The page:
12.      In that context, in accordance with Article 3(1), first and fourth subparagraphs, of Regulation 2015/848, it is the courts of the Member State within the territory of which the centre of the debtor’s main interests is located which have jurisdiction to open the main insolvency proceedings. (6) In the case of natural persons not exercising an independent business or professional activity, the centre of their main interests is presumed, in the absence of proof to the contrary, to be the place of their habitual residence. (7) It is not disputed that the applicants fall into that category of persons.

13.      Consequently, if the centre of the applicants’ main interests is the place of their habitual residence, namely the United Kingdom, the Portuguese courts would not have jurisdiction to open insolvency proceedings. In order for them to have such jurisdiction, the presumption set out in Article 3(1), fourth subparagraph, of Regulation 2015/848 would have to be rebutted in favour of the Member State within the territory of which the applicants’ sole immovable asset is located, namely Portugal. In order to give a useful answer to the question referred, it is necessary, first of all, to determine the circumstances in which that presumption may be rebutted and, secondly, to determine the conditions which must be met in order for the courts of a Member State other than that of habitual residence to have jurisdiction under Article 3(1), first subparagraph, of that regulation.

14.      The Portuguese Government takes the view that the fact of being the owner of a sole immovable asset located in another Member State cannot, as a rule, be regarded as sufficient to rebut that presumption. The Commission considers that that presumption may be rebutted only if the sole immovable asset owned by the debtor is located in another Member State and constitutes the major part of the debtor’s assets, and if there are overriding factors which indicate clearly that the centre of the debtor’s main interests is located in that Member State.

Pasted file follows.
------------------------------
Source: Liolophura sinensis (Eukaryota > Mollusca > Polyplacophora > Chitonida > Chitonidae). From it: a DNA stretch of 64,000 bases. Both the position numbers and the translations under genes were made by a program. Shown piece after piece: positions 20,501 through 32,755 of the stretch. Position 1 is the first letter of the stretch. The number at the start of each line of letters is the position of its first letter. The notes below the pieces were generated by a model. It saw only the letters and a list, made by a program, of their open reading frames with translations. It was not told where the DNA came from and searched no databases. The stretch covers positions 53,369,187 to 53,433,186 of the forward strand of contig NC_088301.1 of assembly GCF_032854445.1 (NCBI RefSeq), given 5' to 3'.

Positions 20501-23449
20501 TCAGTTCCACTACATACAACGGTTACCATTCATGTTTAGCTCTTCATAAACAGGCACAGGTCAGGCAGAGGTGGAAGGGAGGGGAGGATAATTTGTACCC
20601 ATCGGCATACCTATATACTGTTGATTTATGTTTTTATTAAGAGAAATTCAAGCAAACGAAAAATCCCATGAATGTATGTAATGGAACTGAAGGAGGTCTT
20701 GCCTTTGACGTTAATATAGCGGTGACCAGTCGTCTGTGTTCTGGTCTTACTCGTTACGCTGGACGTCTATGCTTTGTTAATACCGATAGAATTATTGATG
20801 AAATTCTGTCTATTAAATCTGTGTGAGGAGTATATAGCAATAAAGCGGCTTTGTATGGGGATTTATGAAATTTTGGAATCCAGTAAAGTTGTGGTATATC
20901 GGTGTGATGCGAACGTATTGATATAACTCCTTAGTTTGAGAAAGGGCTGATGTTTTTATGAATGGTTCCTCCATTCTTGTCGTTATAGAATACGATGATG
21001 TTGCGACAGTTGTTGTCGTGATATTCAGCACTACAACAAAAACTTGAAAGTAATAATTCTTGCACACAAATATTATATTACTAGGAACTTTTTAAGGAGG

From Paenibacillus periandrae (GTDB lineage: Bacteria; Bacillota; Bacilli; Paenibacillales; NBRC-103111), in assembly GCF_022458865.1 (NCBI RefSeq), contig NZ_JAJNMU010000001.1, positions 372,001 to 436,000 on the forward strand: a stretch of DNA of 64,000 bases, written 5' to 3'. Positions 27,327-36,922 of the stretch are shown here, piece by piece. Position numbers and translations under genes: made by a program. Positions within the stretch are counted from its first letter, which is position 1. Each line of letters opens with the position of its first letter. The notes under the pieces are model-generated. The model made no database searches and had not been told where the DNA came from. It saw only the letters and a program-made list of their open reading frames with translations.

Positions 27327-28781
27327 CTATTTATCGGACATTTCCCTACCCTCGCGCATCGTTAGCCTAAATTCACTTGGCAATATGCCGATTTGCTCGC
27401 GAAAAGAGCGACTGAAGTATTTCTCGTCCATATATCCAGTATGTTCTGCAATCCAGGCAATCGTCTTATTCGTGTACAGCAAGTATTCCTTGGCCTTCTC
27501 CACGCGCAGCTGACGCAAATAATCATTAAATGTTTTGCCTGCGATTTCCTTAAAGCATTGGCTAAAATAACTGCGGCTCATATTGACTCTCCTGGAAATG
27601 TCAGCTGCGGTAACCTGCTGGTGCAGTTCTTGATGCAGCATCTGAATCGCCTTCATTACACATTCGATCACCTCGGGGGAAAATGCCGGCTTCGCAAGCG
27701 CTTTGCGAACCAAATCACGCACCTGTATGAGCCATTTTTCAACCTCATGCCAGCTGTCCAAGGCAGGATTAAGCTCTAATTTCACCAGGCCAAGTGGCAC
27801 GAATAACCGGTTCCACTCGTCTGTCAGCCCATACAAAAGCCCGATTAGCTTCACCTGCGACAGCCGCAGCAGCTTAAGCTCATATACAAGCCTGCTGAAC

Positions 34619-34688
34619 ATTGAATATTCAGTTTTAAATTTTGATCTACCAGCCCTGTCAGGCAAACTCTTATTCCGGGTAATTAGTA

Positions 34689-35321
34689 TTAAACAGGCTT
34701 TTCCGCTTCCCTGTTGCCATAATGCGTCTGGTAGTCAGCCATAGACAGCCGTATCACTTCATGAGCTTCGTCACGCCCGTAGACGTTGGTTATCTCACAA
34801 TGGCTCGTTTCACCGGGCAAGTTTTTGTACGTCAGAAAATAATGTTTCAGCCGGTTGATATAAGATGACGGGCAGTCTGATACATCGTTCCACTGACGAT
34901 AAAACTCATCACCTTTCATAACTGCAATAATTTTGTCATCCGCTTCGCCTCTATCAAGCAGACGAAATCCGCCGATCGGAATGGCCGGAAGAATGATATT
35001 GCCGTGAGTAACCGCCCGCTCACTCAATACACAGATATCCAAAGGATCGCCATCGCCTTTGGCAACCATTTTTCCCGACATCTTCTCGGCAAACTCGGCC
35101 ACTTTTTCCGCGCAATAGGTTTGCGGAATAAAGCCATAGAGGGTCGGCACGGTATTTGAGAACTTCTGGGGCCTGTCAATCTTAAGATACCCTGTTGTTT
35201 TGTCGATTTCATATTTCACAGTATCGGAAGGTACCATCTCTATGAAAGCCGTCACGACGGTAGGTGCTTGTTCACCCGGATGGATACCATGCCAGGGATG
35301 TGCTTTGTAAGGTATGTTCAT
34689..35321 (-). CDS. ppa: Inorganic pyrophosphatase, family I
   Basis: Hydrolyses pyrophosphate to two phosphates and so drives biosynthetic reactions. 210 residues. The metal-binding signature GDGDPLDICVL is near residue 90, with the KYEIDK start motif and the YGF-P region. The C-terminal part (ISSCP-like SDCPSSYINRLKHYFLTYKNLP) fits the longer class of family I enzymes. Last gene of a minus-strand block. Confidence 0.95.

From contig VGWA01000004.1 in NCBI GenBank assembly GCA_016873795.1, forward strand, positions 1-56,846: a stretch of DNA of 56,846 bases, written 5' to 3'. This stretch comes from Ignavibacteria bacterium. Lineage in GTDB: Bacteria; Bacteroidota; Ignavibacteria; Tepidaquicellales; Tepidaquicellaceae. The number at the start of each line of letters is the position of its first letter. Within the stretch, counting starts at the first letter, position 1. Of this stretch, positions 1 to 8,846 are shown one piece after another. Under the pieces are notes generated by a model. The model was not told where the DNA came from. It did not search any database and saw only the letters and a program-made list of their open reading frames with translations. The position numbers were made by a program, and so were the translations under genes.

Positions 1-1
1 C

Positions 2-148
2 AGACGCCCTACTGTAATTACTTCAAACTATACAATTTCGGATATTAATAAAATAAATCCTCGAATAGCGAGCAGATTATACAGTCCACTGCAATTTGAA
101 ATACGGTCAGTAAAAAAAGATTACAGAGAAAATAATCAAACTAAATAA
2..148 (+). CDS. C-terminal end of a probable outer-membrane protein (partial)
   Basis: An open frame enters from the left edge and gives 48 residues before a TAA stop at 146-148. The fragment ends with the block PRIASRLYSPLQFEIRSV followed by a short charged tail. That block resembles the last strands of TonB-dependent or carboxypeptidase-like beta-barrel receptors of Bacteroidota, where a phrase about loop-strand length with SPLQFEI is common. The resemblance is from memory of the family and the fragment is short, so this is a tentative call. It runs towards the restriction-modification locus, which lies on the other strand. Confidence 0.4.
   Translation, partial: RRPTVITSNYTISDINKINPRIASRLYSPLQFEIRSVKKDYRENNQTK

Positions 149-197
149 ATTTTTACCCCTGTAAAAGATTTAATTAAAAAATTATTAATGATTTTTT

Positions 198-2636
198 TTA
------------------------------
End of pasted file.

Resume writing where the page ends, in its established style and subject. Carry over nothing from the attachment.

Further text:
15.      In that context, while the view of the Portuguese Government is based largely on the Court’s case-law relating to the regulation which preceded Regulation 2015/848, namely Regulation No 1346/2000, the Commission appears to be more reticent as regards the applicability of that case-law to the circumstances of the present case. Indeed, the Commission states that, in order to determine whether the presumption in Article 3(1), fourth subparagraph, of Regulation 2015/848 can be rebutted, it is necessary to take into account the case-law relating to the Convention on the law applicable to contractual obligations. (8) In essence, the Commission argues, it is necessary to examine whether it appears from the circumstances that a situation is more closely connected with a Member State other than that covered by the presumption.